"He climbed to the top of his profession without wavering from his principles. When respect for government officials had begun to wane, he was, and still is, held in high regard."
Richard Milhous Nixon met Gerald Ford in l949 when he was sworn in as a member of the House of Representatives. "I was a congressman from Whittier, California and for all those years, we remained friends," Mr. Nixon told me. "In an illustrious career, he became an eminent statesman, and as my vice president, he was an asset.
"Because he understood the Members of Congress, he was able to encourage them, to appeal to their best qualities and to unite them for the common good. He was admired for his decency and his respect for each individual's rights. And so this milestone 80th birthday gives me the chance to express my gratitude to him for all the good he did for our Nation …."
In this age of intense partisanship, it is refreshing to recall how five former American presidents, from both parties, had personally shared with me their thoughts on Gerald Ford on his milestone birthdays.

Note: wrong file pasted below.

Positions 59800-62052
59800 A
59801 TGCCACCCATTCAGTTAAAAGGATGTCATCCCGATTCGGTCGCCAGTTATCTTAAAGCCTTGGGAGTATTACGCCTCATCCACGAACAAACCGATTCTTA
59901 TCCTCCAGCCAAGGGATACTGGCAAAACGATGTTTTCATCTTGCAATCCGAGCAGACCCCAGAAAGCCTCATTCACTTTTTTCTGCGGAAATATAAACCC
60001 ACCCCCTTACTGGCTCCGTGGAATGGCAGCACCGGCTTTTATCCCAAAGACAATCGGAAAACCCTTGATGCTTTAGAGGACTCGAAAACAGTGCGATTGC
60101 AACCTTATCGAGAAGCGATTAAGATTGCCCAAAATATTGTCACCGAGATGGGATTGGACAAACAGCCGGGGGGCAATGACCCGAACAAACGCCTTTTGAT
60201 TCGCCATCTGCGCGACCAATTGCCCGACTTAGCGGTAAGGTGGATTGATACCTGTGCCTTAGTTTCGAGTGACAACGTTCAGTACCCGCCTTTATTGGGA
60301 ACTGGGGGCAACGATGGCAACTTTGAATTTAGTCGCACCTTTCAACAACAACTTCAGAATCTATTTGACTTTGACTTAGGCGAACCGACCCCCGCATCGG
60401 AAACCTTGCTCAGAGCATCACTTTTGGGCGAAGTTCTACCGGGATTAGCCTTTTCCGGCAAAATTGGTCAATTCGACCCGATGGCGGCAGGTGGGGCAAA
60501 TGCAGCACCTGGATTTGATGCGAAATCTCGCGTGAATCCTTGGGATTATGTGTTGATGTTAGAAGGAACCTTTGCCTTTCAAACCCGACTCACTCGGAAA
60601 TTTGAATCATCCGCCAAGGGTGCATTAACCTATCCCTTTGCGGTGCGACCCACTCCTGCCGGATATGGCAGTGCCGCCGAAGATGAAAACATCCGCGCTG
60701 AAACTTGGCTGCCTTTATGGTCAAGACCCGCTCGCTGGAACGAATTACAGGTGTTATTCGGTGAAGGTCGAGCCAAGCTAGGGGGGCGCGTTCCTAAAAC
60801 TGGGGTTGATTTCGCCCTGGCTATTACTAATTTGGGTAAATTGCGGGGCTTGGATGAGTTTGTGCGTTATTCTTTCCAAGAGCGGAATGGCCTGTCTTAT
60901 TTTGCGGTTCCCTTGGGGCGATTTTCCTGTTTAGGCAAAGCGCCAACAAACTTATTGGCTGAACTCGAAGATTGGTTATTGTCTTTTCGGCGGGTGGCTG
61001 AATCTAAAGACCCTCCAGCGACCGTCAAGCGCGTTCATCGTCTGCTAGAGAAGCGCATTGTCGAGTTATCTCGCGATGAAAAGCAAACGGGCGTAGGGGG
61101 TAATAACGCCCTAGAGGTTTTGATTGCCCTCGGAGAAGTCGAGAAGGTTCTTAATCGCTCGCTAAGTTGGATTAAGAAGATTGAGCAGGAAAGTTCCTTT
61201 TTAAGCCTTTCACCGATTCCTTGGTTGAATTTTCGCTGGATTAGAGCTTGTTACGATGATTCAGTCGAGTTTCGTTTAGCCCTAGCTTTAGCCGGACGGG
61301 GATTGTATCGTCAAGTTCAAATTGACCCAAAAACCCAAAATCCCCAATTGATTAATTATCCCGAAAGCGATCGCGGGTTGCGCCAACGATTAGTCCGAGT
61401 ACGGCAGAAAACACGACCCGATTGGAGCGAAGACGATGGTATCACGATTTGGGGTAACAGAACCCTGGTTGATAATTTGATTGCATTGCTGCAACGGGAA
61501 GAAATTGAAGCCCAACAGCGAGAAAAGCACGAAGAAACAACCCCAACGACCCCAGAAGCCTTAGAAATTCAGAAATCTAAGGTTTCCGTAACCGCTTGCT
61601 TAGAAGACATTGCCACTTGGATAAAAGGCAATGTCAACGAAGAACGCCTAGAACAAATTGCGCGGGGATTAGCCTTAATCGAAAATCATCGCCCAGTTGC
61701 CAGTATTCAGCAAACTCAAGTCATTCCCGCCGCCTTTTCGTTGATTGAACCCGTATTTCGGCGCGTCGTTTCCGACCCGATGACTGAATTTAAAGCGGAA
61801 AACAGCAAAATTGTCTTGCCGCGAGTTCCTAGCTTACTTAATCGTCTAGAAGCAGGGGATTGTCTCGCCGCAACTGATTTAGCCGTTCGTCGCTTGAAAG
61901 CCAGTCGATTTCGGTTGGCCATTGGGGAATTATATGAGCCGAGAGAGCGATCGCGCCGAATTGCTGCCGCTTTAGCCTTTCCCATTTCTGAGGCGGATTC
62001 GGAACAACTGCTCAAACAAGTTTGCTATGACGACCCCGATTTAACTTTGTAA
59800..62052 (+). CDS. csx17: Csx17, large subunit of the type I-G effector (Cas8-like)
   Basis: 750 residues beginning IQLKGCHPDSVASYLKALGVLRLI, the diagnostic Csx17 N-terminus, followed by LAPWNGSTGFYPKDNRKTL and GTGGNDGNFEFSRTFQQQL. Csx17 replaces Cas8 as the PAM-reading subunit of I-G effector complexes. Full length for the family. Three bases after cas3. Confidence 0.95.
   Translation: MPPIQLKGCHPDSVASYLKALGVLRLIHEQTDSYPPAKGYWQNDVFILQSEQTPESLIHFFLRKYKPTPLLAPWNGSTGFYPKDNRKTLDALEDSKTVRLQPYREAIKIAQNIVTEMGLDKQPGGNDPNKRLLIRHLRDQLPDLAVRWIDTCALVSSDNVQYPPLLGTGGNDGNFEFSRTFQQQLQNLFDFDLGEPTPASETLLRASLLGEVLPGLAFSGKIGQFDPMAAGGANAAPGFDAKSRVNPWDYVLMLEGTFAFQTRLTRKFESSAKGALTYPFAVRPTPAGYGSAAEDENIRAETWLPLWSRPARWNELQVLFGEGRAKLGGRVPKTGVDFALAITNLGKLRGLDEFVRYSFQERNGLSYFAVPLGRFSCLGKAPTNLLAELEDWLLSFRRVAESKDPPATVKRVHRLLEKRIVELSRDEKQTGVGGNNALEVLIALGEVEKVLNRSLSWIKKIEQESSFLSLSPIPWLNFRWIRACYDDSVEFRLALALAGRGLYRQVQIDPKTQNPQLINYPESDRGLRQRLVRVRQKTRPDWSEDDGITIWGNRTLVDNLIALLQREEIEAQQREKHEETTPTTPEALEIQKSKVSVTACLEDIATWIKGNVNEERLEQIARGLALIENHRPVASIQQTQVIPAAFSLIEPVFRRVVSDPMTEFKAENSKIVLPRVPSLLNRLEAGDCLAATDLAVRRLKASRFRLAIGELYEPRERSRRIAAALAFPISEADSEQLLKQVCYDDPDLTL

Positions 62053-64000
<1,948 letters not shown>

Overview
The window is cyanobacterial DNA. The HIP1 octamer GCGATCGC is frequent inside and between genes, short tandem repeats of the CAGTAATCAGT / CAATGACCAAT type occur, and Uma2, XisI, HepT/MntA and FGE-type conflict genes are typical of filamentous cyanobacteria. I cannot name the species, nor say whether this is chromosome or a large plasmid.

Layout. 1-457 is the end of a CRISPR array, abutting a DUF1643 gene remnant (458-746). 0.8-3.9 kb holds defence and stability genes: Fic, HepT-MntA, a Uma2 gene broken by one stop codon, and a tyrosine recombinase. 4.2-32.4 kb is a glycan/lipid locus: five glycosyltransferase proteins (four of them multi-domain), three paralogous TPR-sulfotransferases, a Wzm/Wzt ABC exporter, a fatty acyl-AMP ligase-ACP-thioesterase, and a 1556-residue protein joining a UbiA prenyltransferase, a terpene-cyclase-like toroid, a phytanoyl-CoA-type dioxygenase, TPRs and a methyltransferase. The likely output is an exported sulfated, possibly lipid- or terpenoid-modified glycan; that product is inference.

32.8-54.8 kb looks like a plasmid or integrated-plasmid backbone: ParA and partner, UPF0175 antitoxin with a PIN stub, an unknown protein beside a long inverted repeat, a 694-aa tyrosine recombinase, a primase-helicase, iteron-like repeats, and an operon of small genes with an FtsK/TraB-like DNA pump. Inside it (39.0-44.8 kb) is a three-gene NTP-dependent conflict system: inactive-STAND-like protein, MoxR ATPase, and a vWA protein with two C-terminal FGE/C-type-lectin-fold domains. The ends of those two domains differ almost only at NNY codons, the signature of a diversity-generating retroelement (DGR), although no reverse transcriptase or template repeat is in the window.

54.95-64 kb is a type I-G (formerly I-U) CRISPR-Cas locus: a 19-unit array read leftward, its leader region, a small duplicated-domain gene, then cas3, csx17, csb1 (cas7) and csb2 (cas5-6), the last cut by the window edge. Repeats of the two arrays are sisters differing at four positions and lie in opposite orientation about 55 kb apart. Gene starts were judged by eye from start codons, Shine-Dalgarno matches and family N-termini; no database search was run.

And President George W. Bush — on the eve of Gerald Ford's 93rd birthday — put his recollections this way:
"President Gerald Ford's story is the American story. It is the tale of a son of the Midwest who achieved great things through hard work, dedication, courage and humility. President Ford played football at Michigan. He received a law degree from Yale. He served in the Navy during World War II. And for years he represented Western Michigan as a Republican congressman from Grand Rapids.
"Then came his appointment with history. He assumed the presidency at a perilous moment. The United States was fighting the Cold War. The Soviet Union was trying to expand its reach and might. The economy was sputtering. President Nixon had resigned.